Syrentis Clinical Research - Jan / Feb 21
Syrentis Clinical Research
Almost 6 million Americans live with Alzheimer’s disease, and researchers at a Santa-Ana based medical facility are dedicated to finding a cure. Syrentis Clinical Research conducts hundreds of clinical trials that test medical strategies and treatments. The facility’s main research focus is on Alzheimer’s and dementia. They also study conditions such as depression, anxiety and ADHD.
Due to COVID-19 restrictions, the researchers at Syrentis have had difficulty recruiting new volunteers for their studies. The clinical trials are safe and confidential and essential for furthering medical knowledge for a variety of diseases and conditions.
“If it weren’t for volunteers, new and important drugs and medicines would never be approved by the FDA and never come to market,” says John Gregory Duffy, MD, President of Syrentis Clinical Research. “It takes a lot of good people volunteering for these studies to find out how well these medications work and how safe they are.”
For Alzheimer’s and dementia research, there is still so much work that needs to be done. Duffy and his team have conducted more than 100 clinical trials specifically for memory loss diseases, but there has not been a new FDA-approved medication in more than 17 years.
Currently, hospitals and major universities that would usually oversee clinical trials are overrun with COVID patients and are turning to smaller facilities like Syrentis for help. As a result, Syrentis’s biggest challenge is finding volunteers.
“We’re doing everything we can to raise awareness. It’s more important than ever to advance Alzheimer’s research,” says Lorrie Bisesi, PhD, Vice President and Director of Clinical Operations. “There are millions of people living with Alzheimer’s, and we need to spread the awareness to find these volunteers.”
Duffy bought the facility in 2013 when it was under the name Apex Research Institute, renaming it Syrentis. Since then, he and his team have shifted the focus to Alzheimer’s and dementia studies, but they still conduct dozens of other trials, including studies analyzing Tourette syndrome and cardiovascular and dermatological issues.
Prior to Syrentis, Duffy worked as a geriatric psychiatrist, learning the ins and outs of Alzheimer’s behavior and medications. “I was asked to see patients with dementia and memory disorders, and I became somewhat of an expert at treating that population,” says Duffy. “I love working with the geriatric population. We get to meet people with incredible stories and life experiences.”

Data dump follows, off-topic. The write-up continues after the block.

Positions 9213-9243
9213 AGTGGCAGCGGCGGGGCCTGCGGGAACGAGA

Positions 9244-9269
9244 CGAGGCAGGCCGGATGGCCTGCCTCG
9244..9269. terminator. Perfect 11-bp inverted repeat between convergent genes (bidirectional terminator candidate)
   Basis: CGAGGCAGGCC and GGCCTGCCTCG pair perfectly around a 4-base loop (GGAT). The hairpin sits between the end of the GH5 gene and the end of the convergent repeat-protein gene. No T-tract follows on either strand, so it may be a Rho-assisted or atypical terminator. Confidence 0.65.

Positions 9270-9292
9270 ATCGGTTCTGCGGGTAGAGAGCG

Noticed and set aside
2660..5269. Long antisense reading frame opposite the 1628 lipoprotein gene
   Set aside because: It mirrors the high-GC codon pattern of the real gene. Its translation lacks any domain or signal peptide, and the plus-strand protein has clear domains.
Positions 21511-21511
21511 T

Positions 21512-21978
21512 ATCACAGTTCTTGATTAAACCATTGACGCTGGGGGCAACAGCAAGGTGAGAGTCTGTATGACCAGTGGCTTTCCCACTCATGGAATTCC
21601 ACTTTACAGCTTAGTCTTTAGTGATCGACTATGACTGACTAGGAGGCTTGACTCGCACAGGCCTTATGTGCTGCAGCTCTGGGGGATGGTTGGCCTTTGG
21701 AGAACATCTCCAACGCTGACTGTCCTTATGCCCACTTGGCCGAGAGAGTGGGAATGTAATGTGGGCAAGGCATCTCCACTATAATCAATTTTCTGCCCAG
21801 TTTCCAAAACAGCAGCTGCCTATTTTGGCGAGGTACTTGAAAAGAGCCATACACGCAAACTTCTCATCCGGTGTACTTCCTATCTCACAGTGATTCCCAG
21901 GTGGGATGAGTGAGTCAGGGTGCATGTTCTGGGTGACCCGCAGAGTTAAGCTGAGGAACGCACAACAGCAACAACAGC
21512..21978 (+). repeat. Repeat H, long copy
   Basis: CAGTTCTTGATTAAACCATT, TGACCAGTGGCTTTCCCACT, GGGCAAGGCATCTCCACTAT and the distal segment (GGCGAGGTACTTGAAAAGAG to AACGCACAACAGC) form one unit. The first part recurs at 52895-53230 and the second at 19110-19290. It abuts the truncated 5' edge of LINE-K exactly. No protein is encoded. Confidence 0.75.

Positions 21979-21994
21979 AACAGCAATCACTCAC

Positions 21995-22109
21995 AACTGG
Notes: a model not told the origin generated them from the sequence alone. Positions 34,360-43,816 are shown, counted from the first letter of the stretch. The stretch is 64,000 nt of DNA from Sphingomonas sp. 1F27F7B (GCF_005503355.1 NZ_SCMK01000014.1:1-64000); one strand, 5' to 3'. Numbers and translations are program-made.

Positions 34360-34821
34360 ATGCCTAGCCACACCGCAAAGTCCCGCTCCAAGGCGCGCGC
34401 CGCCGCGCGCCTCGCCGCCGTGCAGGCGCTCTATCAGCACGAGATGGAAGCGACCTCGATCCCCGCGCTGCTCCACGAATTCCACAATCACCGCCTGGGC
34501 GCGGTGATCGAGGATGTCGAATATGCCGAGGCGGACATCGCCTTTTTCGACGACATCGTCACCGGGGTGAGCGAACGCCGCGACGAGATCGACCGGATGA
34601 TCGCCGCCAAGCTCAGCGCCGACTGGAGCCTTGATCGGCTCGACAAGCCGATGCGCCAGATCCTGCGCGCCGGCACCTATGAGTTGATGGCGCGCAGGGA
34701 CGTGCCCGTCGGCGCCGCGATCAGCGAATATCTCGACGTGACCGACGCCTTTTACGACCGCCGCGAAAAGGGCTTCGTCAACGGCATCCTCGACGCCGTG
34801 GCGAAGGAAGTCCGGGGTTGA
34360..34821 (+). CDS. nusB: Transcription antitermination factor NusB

Through the clinical trials, Duffy and his team aim to find a disease-modifying treatment for Alzheimer’s and memory loss disorders, rather than just a series of short-term fixes.
“Our goal is to find a treatment that will actually go into the brain and either undo damage or prevent further damage,” he says. “That way we can consider having what is called a cure for Alzheimer’s rather than just treating it.”
The clinical trials provide more than just a way to further medical research. The studies involve anyone from healthy volunteers to those experiencing severe memory loss symptoms, as well as people who may have high risk factors for developing Alzheimer’s.
“We encourage anybody, whether they’re having cognitive issues or have family history, to call us up,” says Bisesi. “You’ll get a free memory evaluation that will include memory testing, and results will be discussed with a physician.”
For Harlan Comee, a Syrentis volunteer whose wife has Alzheimer’s, the studies have given him a chance to learn about treatments and enhance scientific research. Comee serves as his wife’s caregiver and clinical study partner, attending her trials and providing support.
“I’m contributing to science, and while I may not see the benefit of what we’re working on, my grandchildren and future generations might,” he says. “We need to stand up and help in any way that we can.”
For patients like Comee and his wife, Syrentis acts as a beacon of hope. The clinical trials create a community where caregivers have someone to listen to their concerns and frustrations, and patients receive personalized care and suggestions.
“Our patients look at the clinical trials as a bright spot in their lives, and we consider them to be family,” says Duffy. “I’m impressed by how resilient our patients are, and how when faced with the challenge of memory loss, they serve as volunteers to better other individuals.”
To learn more about volunteer opportunities or to set up a confidential consultation, visit www.syrentis.com, or call the team at 714-542-3008.
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